In Review: Snow White vs. Snow White #1

An average outing that will only please hardcore Zenescope fans.

The covers: A quartet to capture as this pair goes to war. The A cover is by Paolo Pantalena and Arif Prianto. This shows Sela Mathers, aka Snow White, emerging from the pages of the magical book of stories. She looks fantastic brandishing a sword at the reader. The coloring is also good, with the book’s pages being just a bit paler than the real character emerging from it. Excellent shadow work on Sela, too, making her look three dimensional. David Lorenzo Riveiro and Kyle Ritter are responsible for the B cover. This features Sela being throttled by her doppelganger from behind, with the antagonist starting to power up her right fist magically. Good image of both characters with the colors emphasizing the magical elements. The C is by Ace Continuado and Federico Blee showing Sela walking through an elaborately drawn forest. The colors are brighter on her than the setting, though it, too, features some great coloring, with the objects in the distance getting some lighter work. Both the character and the entire image are pretty. The final cover, the D, is a strong image of “Bad” Snow White by Pasquale Qualano and Gabriella Noriega. Snow gives a threatening smile to the reader as she strikes a cocky pose, surrounded by seven demonic looking dwarfs in the shrubbery. Evil excellence! Overall grades: A A+, B B, C A-, and D A+

The story: Set between Grimm Fairy Tales #114 and #115, “The Poisoned Apple” by Lou Iovino, from a story created by him, Joe Brusha, and Ralph Tedesco, a dragon bearing the Binder land in a forest clearing. The dragon transforms into a red headed green suited man named Slander. Binder opens his book of stories and energy explodes from the tome. Emerging out of the magical vortex is Sela Mathers bearing a wicked sword. Seeing the woman, Binder says, “No! It’s impossible!” Slander comforts the old man by saying, “There’s nothing to fear. She’s not who she seems. Like me, she is of the book. Not of this world.” Binder is upset he’s summoned the woman. She picks up the book and it sparks yellow flames. The glow does something to her so that when she gives the book to Binder she kills the man, keeps the item, and envelops herself in his dying energy. Slander immediately says he serves her and she says she wishes to meet the individual she resembles. What this Snow White actually is isn’t revealed in this issue, though there are some hints. When the two Snow Whites meet things don’t go well and that can be blamed, partially, on Sela coming on too strong. She could have handled meeting her twin better, but she pushed an issue and that leads to the conflict. The action isn’t just Snow vs. Snow, but Bolder, Belinda, and Shang along for the ride battling monstrosities conjured by Evil Snow. It’s a typical magical fight, though the ending doesn’t follow the usual format, with one character severely injured and another kidnapped. The cliffhanger of the issue will have Sela tearing off to rescue her friend and I’m looking forward to seeing the finale. Overall grade: B

The art: David Cuttler is the artist of this book and he does a fine job. The magic that issues from the book in the opening sequence is strong stuff and I’m glad to see that Cuttler was a given a full paged splash to introduce it. The vortex that evil Snow emerges from is also well done. The characters have an almost animated film look to them; they’re not cartoony, don’t think that, but instead look like a better WB or Japanese animated film. I especially like evil Snow and Slander who capture attention every time they appear. The oversized creatures that battle the heroes, though, are very cartoonish, and this detracted a little from the story; it’s hard to take the story seriously with the look of two of the creatures. The heroes, however, do look good and when the action sequence occurs they look as though they belong. The scenes set in the day look better than those at nights, because the art isn’t overwhelmed by the colors. Overall grade: B-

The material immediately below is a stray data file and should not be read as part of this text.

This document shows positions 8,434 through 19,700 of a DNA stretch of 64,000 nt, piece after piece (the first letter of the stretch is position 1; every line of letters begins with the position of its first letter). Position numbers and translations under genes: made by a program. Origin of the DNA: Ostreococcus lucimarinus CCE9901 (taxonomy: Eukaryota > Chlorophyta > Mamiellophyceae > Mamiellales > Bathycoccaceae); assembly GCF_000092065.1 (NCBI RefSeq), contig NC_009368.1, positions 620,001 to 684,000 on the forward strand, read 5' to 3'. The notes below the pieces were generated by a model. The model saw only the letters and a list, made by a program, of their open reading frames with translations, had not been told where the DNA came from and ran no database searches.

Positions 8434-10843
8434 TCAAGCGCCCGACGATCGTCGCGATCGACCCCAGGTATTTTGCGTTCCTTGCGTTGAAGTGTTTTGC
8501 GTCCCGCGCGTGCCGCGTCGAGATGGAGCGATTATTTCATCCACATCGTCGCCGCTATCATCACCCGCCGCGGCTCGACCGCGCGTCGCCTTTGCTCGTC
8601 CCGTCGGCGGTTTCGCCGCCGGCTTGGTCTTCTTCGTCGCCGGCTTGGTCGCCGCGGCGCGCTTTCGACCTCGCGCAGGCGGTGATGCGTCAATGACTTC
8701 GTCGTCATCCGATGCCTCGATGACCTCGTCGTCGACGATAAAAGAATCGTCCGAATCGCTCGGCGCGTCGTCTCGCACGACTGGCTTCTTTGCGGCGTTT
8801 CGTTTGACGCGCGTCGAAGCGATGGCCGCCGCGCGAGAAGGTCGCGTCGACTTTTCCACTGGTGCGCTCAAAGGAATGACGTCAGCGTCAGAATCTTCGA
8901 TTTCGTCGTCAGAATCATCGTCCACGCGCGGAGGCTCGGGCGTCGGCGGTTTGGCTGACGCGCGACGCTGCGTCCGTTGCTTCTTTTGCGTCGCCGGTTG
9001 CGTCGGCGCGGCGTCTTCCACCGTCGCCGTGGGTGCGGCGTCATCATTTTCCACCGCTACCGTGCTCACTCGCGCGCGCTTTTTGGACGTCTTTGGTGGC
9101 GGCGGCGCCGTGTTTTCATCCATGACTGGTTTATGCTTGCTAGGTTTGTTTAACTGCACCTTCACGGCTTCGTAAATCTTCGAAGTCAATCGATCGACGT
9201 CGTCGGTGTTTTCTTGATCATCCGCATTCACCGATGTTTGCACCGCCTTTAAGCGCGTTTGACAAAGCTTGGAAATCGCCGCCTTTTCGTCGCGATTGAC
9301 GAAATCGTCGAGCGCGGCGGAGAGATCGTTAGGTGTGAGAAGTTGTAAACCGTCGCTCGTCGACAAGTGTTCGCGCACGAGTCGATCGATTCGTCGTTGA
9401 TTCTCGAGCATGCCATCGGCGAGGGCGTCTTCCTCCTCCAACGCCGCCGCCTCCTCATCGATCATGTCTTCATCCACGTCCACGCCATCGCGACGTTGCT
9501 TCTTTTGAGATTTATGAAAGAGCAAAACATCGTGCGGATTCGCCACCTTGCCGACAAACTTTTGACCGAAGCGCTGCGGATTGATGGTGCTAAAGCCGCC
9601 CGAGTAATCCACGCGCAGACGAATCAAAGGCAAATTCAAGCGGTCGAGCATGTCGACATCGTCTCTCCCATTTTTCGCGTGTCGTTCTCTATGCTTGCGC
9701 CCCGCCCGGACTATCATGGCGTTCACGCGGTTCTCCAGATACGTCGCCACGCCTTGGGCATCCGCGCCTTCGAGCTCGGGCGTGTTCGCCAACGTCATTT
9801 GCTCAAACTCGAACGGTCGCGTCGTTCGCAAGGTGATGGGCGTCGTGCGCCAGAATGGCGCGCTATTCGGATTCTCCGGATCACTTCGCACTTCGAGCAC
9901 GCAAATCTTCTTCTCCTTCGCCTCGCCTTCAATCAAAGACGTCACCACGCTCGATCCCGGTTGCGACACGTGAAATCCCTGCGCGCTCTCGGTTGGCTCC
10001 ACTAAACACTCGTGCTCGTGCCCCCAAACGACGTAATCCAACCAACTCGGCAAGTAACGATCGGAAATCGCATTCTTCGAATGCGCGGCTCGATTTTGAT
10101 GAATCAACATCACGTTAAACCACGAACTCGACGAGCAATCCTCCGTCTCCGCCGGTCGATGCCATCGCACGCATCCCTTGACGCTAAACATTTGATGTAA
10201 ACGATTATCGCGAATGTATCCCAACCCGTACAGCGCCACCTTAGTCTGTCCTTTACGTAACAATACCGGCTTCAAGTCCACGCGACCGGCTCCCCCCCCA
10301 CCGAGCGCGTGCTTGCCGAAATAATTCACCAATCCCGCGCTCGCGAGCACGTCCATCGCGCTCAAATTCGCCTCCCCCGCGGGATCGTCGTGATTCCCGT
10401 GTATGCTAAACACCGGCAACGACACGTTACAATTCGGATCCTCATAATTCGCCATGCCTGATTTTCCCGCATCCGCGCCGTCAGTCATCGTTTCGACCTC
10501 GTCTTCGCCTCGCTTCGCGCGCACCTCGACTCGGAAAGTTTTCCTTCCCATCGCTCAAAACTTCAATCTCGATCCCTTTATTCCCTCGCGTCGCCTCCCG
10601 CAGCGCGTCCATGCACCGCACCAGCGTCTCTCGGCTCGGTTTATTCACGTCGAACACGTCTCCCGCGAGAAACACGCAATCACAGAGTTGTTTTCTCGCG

The colors: I’m running hot and cold with the colors. Things start out very strongly from Valentina Cuomo with the characters standing out very well in the dark. Whenever energy appears on a page Cuomo makes it incredibly powerful, such as on Page 3. There’s some excellent shading of characters skin on 4 – 8, with Cuomo doing a great job with the light sources. Things stay strong in Arcane Acre, with an energy effect, again, being outstanding. When the two characters finally meet the characters begin to become muddied, blending in too easily with the violets of the background, and the monsters’ color schemes don’t help the situation. 26 – 28 contain too many similar colors. The action sequence should have been the highlight of the book, but it’s brought down by the colors. Overall grade: C+

The letters: An editorial note, dialogue, sounds, scene settings, and yells are created by Christy Sawyer. All look fine, save the sounds. There are several times where the sounds are too tiny for the action, such as on 22 – 24. The sounds could have been bigger, going beyond the borders of the panels that contained them, to make the sounds large, but as they stand currently, they diminish the actions. Overall grade: B-

The final line: An average outing that will only please hardcore Zenescope fans. I expect better for $5.99. Overall grade: B-

To order this or other Zenescope books go to https://shop.zenescope.com/

Patrick Hayes was a contributor to the Comic Buyer's Guide for several years with "It's Bound to Happen!" and he's reviewed comics for TrekWeb and TrekCore. He's taught 8th graders English for 20 years and has taught high school English for five years and counting. He reads everything as often as he can, when not grading papers or looking up Star Trek, Star Wars, or Indiana Jones items online.
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